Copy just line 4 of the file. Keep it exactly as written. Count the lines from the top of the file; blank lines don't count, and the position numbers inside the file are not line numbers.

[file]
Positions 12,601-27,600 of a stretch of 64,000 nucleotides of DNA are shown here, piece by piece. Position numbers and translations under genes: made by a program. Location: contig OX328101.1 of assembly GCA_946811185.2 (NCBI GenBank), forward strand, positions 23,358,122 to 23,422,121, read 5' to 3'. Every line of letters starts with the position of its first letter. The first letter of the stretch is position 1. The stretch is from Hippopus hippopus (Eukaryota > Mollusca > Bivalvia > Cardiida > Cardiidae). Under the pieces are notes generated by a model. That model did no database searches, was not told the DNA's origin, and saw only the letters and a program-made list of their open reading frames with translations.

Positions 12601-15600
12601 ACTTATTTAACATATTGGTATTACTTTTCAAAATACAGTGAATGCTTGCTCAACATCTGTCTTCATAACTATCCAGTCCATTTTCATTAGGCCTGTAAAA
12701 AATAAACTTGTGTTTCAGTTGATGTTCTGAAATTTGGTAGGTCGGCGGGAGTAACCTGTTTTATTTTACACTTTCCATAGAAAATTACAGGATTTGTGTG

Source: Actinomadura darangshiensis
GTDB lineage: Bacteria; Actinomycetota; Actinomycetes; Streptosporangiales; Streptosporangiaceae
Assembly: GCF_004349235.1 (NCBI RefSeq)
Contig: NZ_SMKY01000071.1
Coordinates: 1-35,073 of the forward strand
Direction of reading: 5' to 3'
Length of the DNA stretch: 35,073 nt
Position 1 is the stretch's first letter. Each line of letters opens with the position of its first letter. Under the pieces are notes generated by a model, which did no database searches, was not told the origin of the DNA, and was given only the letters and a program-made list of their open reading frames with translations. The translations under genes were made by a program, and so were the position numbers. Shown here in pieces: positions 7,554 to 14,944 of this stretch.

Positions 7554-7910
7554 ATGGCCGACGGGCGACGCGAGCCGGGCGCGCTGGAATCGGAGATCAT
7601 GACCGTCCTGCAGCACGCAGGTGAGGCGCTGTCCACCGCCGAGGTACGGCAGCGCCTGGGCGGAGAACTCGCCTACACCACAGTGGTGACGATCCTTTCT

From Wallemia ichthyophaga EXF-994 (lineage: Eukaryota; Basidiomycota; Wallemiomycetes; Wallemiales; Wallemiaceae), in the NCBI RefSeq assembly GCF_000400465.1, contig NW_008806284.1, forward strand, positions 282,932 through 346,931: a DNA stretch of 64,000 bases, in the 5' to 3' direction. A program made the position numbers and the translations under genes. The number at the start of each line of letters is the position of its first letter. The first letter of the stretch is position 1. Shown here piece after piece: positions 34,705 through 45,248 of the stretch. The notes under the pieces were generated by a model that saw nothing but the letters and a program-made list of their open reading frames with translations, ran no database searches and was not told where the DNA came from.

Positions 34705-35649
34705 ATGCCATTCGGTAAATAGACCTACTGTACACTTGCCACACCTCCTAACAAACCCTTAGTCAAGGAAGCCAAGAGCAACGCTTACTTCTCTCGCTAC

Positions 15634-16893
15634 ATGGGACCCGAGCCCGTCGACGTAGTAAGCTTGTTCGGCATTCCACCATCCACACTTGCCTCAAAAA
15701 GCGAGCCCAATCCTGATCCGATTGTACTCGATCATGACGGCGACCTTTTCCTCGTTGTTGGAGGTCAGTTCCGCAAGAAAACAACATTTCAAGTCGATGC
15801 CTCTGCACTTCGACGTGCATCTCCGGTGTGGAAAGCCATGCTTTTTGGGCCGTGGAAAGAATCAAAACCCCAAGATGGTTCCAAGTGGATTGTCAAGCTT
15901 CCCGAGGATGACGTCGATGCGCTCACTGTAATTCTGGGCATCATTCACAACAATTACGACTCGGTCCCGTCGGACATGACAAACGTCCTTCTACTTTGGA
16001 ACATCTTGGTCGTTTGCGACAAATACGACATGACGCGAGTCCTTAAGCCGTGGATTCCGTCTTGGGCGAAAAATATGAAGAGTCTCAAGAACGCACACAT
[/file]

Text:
12701 AATAAACTTGTGTTTCAGTTGATGTTCTGAAATTTGGTAGGTCGGCGGGAGTAACCTGTTTTATTTTACACTTTCCATAGAAAATTACAGGATTTGTGTG